One thing that remains consistent with student housing across the globe is that space is usually at a premium. If you’re renting at the more economical end of the spectrum, chances are you’ll be working with a smaller space. But there are ways to make that space work for you, whether making use of nooks in a room that might be going to waste or creating the illusion of a larger space through colour and layout. Here are some tips to maximise your rental space, without the need to upsize your property.
Make use of storage anywhere you can
Storage is the obvious solution to any rental property, but you really need to think outside the box when it comes to a small space. Avoid using large free-standing pieces – they might seem like a good way to keep your belongings organised, but they can make a small room feel more crowded and they’re bulky. Look at areas of your property where you can sneak in added storage to free up space, such as under the stairs, beneath your bed or adding shelving above door frames. Adding storage vertically and maximising wall space is also a great way to utilise an area of a room that typically goes to waste.
Go light and bright
You might be surprised just how much of a difference the right colour scheme can make to a property. When you’re aiming to maximise space, the trick is to go lighter and brighter, to create the illusion of a bigger room. Opt for decorative and smart lighting tricks with different coloured bulbs. Or, experiment with 3D printing ideas to create stylish desktop lamps and inspiring tinted bulbs, as Tata Rossi, a professional photographer explains, “creative bulbs can be done in different colours and shapes, allowing you to show off your creativity and create unique lighting for any room”.
Most landlords will be open to you painting a property if it’s a neutral colour, so speak with them to see what you’re allowed to do, and opt for clean neutrals such as white or tinted creams that will bring more light into the room. And, don’t neglect the floor; it’s a large part of a room and can work wonders to enhance that illusion of the room being larger than it is. Instead of carpet, why not choose vinyl flooring that reflects light and is easier to maintain too, as an added bonus.
Consider your placement of furniture
The placement of furniture and your belongings goes a long way to maximising a rental property’s capacity, and you might be surprised how you can redesign a space to create a functional and aesthetically-pleasing home. By rearranging your furniture, you may find that it opens up new opportunities for storage or simply how you use the space on a day-to-day basis. For example, maybe you pull the sofa out from the wall so you can fit a tall bookshelf behind it that can act as storage for books, DVDs and ornaments. Or maybe you can replace a coffee table with side tables at the ends of the sofa that will free up floor space without losing the functionality of somewhere to put your drinks or phone.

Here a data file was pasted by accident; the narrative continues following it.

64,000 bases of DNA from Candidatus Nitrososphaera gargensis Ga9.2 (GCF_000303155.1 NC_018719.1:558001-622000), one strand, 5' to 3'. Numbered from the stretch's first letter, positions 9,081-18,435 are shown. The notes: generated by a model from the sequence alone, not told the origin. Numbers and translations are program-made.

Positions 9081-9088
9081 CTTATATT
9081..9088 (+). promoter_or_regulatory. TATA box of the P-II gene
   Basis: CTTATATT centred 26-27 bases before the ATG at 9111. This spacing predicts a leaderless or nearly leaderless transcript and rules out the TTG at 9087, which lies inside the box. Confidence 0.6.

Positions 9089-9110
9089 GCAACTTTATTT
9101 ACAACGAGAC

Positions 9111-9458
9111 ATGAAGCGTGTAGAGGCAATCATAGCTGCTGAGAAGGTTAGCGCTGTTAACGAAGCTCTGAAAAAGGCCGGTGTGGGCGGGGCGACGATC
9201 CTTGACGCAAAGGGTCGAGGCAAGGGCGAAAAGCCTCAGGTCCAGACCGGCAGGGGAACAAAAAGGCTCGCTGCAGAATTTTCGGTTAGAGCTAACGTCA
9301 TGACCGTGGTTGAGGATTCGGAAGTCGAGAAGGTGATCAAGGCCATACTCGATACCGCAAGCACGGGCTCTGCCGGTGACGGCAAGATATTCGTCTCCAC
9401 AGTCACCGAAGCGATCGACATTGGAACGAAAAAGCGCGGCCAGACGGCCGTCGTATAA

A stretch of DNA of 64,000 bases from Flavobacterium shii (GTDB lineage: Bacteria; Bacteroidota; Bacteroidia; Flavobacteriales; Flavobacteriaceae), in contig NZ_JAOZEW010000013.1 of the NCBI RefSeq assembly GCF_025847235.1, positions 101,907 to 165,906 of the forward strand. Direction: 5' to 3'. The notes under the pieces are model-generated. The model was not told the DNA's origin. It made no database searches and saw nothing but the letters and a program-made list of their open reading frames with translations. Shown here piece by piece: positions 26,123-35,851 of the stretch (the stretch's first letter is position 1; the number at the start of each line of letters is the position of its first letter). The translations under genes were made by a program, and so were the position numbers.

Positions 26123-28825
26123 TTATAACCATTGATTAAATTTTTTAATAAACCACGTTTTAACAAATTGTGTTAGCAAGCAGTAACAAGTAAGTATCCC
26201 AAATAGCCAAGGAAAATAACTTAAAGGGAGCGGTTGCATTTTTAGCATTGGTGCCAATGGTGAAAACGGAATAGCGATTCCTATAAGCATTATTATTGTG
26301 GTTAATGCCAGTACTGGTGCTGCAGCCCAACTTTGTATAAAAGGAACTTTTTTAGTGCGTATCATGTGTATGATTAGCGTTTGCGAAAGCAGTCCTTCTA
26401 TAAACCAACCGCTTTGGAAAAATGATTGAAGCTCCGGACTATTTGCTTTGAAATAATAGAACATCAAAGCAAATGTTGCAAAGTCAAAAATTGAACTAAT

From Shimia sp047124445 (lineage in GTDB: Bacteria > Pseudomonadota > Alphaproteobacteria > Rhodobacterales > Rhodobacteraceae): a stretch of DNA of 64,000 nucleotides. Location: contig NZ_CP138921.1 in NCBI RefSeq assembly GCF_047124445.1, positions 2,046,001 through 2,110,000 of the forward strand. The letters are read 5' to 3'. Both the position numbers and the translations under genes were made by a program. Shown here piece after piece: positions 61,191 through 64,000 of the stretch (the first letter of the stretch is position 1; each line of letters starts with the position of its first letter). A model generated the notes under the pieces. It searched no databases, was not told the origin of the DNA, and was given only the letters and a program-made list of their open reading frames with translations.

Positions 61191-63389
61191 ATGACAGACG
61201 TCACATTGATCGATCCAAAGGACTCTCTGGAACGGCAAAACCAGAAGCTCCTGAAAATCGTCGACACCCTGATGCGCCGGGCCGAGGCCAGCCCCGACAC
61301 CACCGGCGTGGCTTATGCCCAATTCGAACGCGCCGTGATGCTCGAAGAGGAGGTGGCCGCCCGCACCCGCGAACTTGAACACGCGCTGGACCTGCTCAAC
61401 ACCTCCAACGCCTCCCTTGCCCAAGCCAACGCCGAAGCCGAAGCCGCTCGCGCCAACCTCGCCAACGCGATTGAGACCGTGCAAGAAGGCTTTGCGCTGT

Partitioning a room, particularly if you’re renting a studio flat, can be a great way of feeling as though you have more rooms than you have and can help to create a cosy yet functional space. You can split your room into a sleeping area and a space to work on your coursework, for example, or maybe you have an open plan living and kitchen area. In this case, separate the two sections with a moveable partition that adds interest to the property but also offers privacy without taking away too much of that all-important space.
If you can find items that do double duty, it will help you to make better use of your available space. Just because a flat or house is on the smaller side, doesn’t mean you have to get compact furniture to fill it. In fact, small spaces can appear even smaller if it’s cluttered with numerous small items. Instead, try to prioritise the items you really need and think about ways you can have those items serve multiple purposes. For example, can you swap out your dining table for a foldable alternative that can double up as a place to eat and work? Or maybe you can change up a regular bookshelf for one with a fold-out desk that provides storage and a workspace in one.
Finally, the less you have to fit into your student rental, the easier it will be to maximise your space. There are always things we hold onto that tend to sit in cupboards or on shelves for months without us using them, whether it’s books we haven’t read, DVDs we’ve not watched in years or clothes that don’t fit anymore. So if you’re on the move to a new rental, take the opportunity to have a declutter and think about what you really need to keep and what can be passed on to someone else or donated. You might be surprised once you take a look at your belongings just how much you’re finding room for that you don’t need to.
Make the most of hidden opportunities
There are endless possibilities when it comes to a small space, and you don’t have to assume that your interior decor options are non-existent just because your home is on the smaller side. Making the most of your own space will help settle in especially if you’re sharing a student house with good friends and you want to live together harmoniously! In fact, with a bit of creativity, illusion, DIY know-how and considering places in the property that might otherwise be ignored, you can utilise every inch of the property and also create the sense of a bigger property.